Retail workers suffering verbal, sexual and physical abuse from customers
Scottish retail workers are being verbally abused, threatened or assaulted on average 17 times a year, a Union of Shop, Distributive and Allied Workers (USDAW) survey has found.
USDAW’s annual survey of 1,000 retail staff found 60 per cent of shopworkers experienced verbal abuse, 32 per cent had been threatened by a customer and 2.3 per cent had been assaulted.
Workers reported sexual harassment, customers throwing items at them when they were unhappy with the price and being verbally abused when refusing to sell customers alcohol or cigarettes, among other incidents.
“Got flashed by a customer, have had customers grab me and comment on my breasts,” a survey respondent from Glasgow said.
“Customers very aggressive when refused sale of age restricted products, particularly alcohol. They think it’s ok to shout and swear at you using language that is disgusting and personal insults,” a respondent from Broxburn said.
“Shoplifter tried to head butt and kick me whilst he was being detained. Threatened to find my family using social media and slash their faces,” another respondent from Glasgow said.
USDAW is calling on the Scottish Government to back Scottish Labour MSP Daniel Johnson’s Protection of Workers Bill, which will be formally lodged in parliament today.
The bill proposes to increase protection for workers in the retail sector by creating new offences: assaulting a worker in the retail sector or involved in the sale/supply of age-restricted goods or services, and abusing, harassing, threatening or obstructing a worker involved in the sale or supply of age-restricted goods or services.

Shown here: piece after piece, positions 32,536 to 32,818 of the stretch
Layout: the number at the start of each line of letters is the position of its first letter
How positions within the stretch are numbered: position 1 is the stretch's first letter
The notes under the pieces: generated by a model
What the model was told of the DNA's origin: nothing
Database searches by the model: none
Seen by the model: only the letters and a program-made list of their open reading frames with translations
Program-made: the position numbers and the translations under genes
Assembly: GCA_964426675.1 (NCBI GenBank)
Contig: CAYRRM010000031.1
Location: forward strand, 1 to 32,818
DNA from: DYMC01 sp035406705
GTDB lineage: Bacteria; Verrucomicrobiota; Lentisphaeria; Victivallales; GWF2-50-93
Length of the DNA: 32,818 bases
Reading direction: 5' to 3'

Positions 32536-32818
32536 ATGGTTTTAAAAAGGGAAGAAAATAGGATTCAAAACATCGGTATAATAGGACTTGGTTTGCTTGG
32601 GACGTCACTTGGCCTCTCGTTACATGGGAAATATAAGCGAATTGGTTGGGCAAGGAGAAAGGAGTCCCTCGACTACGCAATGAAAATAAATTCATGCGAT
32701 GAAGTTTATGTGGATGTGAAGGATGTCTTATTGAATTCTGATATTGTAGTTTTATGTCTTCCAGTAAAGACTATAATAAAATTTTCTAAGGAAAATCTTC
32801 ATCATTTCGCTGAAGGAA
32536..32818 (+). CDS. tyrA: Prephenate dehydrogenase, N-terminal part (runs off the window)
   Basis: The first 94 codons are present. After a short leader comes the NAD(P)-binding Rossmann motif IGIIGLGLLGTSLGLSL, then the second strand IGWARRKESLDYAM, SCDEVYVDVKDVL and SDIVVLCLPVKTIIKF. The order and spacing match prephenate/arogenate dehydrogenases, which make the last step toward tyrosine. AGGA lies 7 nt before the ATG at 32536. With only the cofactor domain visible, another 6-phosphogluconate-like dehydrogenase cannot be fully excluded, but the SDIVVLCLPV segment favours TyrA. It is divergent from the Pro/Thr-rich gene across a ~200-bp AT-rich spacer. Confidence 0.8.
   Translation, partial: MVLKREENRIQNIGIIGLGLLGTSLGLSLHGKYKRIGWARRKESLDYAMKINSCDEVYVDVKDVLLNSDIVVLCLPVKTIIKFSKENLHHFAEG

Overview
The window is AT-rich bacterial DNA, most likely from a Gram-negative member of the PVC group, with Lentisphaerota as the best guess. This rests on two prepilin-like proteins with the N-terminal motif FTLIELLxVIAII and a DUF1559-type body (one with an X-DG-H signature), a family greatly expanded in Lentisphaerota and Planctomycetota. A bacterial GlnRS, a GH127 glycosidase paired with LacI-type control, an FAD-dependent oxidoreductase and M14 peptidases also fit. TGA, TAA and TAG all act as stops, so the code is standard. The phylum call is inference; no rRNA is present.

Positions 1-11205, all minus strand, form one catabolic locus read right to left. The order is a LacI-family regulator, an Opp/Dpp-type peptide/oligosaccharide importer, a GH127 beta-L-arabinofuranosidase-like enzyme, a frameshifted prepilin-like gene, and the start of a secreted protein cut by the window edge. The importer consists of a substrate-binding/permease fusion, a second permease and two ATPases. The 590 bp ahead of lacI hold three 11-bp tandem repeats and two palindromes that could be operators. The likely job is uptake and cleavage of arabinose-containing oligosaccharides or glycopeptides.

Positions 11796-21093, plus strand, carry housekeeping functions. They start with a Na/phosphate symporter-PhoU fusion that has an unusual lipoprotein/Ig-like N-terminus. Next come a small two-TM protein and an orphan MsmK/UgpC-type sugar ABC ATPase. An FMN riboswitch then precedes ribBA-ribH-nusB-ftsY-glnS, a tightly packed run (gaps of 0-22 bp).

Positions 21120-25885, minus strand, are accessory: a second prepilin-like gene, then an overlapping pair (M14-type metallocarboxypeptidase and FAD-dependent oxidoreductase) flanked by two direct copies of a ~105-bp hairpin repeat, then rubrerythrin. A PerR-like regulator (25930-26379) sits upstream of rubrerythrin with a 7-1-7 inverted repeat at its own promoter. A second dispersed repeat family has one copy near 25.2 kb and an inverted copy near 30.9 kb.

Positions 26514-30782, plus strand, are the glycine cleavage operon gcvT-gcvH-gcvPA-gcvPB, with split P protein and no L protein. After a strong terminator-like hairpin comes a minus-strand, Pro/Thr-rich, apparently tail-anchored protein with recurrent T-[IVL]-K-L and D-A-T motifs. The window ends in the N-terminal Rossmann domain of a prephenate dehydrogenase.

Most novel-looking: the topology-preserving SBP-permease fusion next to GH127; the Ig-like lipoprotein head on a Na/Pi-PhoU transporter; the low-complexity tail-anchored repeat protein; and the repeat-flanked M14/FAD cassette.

USDAW general secretary said the union’s message was “abuse is not part of the job”.
“Life on the frontline of retail can be pretty tough for many shopworkers and there is still a lot to do to help protect them,” he said.
“There needs to be a simple stand-alone offence that is widely recognised and understood by the public, police, the judiciary and most importantly criminals. Retail staff have a crucial role in our communities and that role must be valued and respected, they deserve the protection of the law.”
Johnson said there had been a “meaningful consultation and drafting process” leading up to introducing the bill.
“Abuse and threatening behaviour should not be part of the job, and with the busy Christmas shopping season fast approaching it is now more important than ever that this is recognised,” he said.
“I believe this bill will secure the rights of all those workers who feel threatened at their place of work and will make it clear that such behaviour will not and should not be tolerated. I would like to take this opportunity to thank USDAW and all those other trade unions and organisations that have worked with me and look forward to speaking with parliamentary colleagues as the bill makes its way through the necessary parliamentary stages.”
Scotmid Co-operative head of profit protection Jim McFedries said the supermarket chain fully supported and welcomed the introduction of the legislation, “because it is time to put a stop to these alarming incidents that happen in our stores and across the industry”.
“As a community convenience retailer, we strongly believe our staff should not be subjected to violence or anti-social behaviour when they are simply just doing their jobs,” he said.
“We strongly believe the introduction of this private members bill will take a giant stride towards eradicating this ongoing issue for our colleagues and ultimately lead to a positive change.”